Date posted: August 11, 2014
Fethullah Gülen stated a few days ago that he made a mistake by supporting the Justice and Development Party (AKP) during the 2010 referendum campaign. Even though, as of today, I do not think that supporting the constitutional amendment package was wrong in itself, it seems that this package has paved the way for the AKP’s growing semi-despotism.
As I have underlined here repeatedly, with the Ergenekon trials, the AKP eliminated its first major fear of a military coup, and, with the 2010 referendum, it eliminated the second major fear of its closure by the Constitutional Court. Thus, now, it feels free to do away with democracy and rule of law. Yet, no one could predict this in 2010 since Prime Minister Recep Tayyip Erdoğan very skillfully hid his real intentions. This is not Gülen’s fault. Out of humility, he is criticizing himself. But I think, on the basis of his adherence to the principles human rights, democracy, pluralism and basic freedoms, he would support the same package even today.
I think the Hizmet media and many Hizmet volunteers, including myself, made their major mistake concerning the AKP during the 2011 general elections, when they very openly, publicly, enthusiastically and strongly supported the AKP, helping the party get 50 percent of the votes. As regular readers of this column will remember, in addition to the results of the Ergenekon trials and 2010 referendum, this election result, in my view, is the third major factor contributing to Erdoğan’s intoxication and transformation into a semi-despot.
It is easy to speak now, but considering the circumstances surrounding the 2011 elections, this mistake could not be easily diagnosed. Center-right parties sabotaged themselves by siding with the military generals during the crisis that erupted during the presidential election in 2007, and I remember hearing that Gülen was upset with them for leaving Erdoğan without any viable alternatives. He had actually foreseen that Erdoğan would one day become spoiled and naughty because of the lack of alternatives. Remember that, in the 2011 elections, only three serious contenders existed: the AKP, the People’s Republican Party (CHP) and the Nationalist Movement Party (MHP), and both the CHP and the MHP had nominated Ergenekon suspects for parliamentary seats. It was only natural for many Hizmet volunteers and the Hizmet media to fear the probability that Ergenekon and the military’s coup tendencies would return.
Moreover, the AKP was the only big party to support the EU accession process, democratization, basic freedoms, human rights and pluralism in 2011. Even though I and several others at this newspaper started seeing the major deficiencies of the AKP and started criticizing them around 2008 and 2009, the pluses of the AKP still outweighed the minuses until 2012.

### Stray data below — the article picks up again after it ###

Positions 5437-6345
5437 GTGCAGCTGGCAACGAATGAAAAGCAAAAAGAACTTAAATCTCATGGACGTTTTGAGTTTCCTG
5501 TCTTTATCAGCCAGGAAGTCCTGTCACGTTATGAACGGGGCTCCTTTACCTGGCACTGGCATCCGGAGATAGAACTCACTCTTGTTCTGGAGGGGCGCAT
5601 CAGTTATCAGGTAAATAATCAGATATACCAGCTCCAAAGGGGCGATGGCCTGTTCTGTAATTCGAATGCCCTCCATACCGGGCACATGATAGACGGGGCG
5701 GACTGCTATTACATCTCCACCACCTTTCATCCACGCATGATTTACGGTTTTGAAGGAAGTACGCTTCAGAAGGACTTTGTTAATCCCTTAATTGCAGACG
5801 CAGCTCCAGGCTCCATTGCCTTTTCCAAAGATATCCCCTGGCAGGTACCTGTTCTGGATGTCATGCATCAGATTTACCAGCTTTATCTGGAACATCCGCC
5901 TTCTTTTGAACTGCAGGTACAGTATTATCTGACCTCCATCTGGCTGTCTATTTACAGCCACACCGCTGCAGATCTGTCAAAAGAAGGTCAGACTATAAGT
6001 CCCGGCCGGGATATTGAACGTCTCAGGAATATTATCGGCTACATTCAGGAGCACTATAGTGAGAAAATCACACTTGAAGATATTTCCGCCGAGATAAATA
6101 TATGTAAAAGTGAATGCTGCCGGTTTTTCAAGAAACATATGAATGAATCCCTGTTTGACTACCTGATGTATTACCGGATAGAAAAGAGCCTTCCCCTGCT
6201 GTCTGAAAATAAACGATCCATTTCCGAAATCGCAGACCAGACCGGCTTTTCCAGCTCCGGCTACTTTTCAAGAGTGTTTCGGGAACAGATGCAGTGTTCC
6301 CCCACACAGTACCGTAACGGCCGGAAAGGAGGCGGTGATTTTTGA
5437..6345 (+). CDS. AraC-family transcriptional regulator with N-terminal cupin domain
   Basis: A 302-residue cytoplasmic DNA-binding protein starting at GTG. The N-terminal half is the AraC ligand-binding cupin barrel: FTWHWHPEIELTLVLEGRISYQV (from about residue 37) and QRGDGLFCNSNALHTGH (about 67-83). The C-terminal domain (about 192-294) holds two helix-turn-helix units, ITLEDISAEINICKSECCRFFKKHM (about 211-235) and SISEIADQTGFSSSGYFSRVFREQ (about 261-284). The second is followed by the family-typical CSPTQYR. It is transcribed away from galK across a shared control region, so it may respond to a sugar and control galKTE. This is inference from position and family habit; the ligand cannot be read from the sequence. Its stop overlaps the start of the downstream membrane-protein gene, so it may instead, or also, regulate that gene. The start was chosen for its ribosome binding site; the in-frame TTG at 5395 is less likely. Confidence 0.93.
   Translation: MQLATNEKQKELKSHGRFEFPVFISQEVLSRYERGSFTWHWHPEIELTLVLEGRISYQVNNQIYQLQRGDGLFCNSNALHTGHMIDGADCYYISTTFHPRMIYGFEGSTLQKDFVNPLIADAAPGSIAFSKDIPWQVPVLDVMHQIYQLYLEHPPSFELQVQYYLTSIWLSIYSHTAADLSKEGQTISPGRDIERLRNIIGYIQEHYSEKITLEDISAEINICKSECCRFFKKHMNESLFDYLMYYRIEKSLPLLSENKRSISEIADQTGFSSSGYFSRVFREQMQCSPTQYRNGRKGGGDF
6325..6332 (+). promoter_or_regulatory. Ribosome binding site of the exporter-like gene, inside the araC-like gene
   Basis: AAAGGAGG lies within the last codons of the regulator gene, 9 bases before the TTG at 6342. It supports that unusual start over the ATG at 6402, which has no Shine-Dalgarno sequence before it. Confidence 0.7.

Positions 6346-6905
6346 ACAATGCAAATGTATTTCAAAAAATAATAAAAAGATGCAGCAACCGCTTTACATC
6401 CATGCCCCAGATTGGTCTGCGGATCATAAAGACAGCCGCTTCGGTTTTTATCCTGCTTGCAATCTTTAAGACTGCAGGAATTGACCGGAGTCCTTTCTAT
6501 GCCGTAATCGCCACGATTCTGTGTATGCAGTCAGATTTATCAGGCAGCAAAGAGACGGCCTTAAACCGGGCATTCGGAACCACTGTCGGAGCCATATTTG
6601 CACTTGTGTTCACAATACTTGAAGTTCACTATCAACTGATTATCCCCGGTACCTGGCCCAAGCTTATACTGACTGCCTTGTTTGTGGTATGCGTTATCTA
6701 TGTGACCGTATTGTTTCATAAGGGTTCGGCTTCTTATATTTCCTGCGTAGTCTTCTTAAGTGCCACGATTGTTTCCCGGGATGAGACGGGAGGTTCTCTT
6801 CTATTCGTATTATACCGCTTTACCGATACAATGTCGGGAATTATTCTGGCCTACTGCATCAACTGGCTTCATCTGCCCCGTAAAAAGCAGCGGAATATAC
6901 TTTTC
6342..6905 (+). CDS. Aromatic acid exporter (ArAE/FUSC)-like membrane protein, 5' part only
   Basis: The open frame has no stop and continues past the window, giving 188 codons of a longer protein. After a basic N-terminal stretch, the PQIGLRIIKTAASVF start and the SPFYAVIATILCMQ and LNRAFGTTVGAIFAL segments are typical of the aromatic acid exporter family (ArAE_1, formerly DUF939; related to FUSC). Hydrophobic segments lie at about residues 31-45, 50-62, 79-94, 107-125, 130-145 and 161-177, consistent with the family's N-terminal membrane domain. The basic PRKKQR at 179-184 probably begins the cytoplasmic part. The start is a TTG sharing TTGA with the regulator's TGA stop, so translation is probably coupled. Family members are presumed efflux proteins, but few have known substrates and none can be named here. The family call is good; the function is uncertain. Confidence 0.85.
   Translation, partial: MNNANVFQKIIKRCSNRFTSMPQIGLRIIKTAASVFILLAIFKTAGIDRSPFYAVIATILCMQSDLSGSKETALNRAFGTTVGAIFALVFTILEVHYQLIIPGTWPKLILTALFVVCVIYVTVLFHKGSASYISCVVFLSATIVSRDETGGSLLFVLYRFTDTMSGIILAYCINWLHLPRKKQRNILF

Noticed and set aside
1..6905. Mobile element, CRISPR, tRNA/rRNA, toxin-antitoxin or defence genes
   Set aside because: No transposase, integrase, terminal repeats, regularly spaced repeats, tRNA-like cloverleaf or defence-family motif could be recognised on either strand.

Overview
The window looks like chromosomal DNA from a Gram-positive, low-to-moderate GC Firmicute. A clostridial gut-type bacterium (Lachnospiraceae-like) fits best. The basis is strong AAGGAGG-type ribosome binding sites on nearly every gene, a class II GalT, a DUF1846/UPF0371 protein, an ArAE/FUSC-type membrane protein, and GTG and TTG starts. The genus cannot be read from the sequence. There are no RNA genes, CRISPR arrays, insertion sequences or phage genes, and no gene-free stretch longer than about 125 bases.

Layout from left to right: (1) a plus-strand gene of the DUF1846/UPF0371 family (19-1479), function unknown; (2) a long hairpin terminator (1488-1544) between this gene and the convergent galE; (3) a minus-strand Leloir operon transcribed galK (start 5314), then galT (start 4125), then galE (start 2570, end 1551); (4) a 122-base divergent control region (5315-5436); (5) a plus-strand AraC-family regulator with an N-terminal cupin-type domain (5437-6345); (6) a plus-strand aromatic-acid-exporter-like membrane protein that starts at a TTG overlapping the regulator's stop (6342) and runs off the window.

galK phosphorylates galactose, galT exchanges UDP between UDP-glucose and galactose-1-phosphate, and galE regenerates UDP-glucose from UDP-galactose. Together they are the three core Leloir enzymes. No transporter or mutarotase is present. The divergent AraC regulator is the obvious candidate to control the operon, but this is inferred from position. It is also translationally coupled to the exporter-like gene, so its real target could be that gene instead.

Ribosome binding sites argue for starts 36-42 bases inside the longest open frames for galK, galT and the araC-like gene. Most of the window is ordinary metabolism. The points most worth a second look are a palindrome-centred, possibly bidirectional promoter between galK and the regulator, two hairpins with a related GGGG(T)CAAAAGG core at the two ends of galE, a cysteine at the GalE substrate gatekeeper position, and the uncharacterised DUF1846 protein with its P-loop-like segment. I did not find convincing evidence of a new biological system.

Nevertheless, these Hizmet volunteers and the Hizmet media could have restrained their pro-AKP enthusiasm a little more and, instead of fully supporting it, they could have been more balanced, objective and neutral towards all political parties. It was a mistake not to see the deficiencies of the AKP, its lack of enthusiasm for the EU and democratization and its corrupt practices that were criticized by the opposition. If the AKP had received 45 instead of 50 percent in 2011, it would have still come to power, but it would probably have been less spoiled by overindulgence.
It was a very serious mistake not to denounce Erdogan when he repeatedly used and abused the illegally obtained records of the private life of opposition leader Deniz Baykal and several MHP candidates in his election rallies. It was a huge and unforgivable mistake not to earnestly investigate AKP corruption in the Deniz Feneri case. I am very ashamed that I naively tended to believe what pro-government columnist Fehmi Koru wrote about this case at the time. He made us believe that this was a foreign plot against the AKP. I am deeply ashamed.
We did not believe the white-Turk and pro-Ergenekon media at the time since, in the past, they had published innumerable fabricated stories critical of the AKP, practicing Muslims, the Hizmet and so on. My colleagues and I were so busy with the fight for democratization and the Ergenekon trials that we did not spend much time to hear, analyze and investigate what the opposition was claiming about the AKP’s corruption, anti-democratic practices, wrongdoings in the KCK and Ergenekon trials and so on. All of us, including the Hizmet, are now paying the price.
It is now a little late, but I feel sorry for not being more curious, more investigative, more balanced, more outspoken, less impartial and less naïve.
Source: Today's Zaman , August 8, 2014
Tags: Critics | Hizmet (Gulen) movement | Hizmet and politics | Turkey |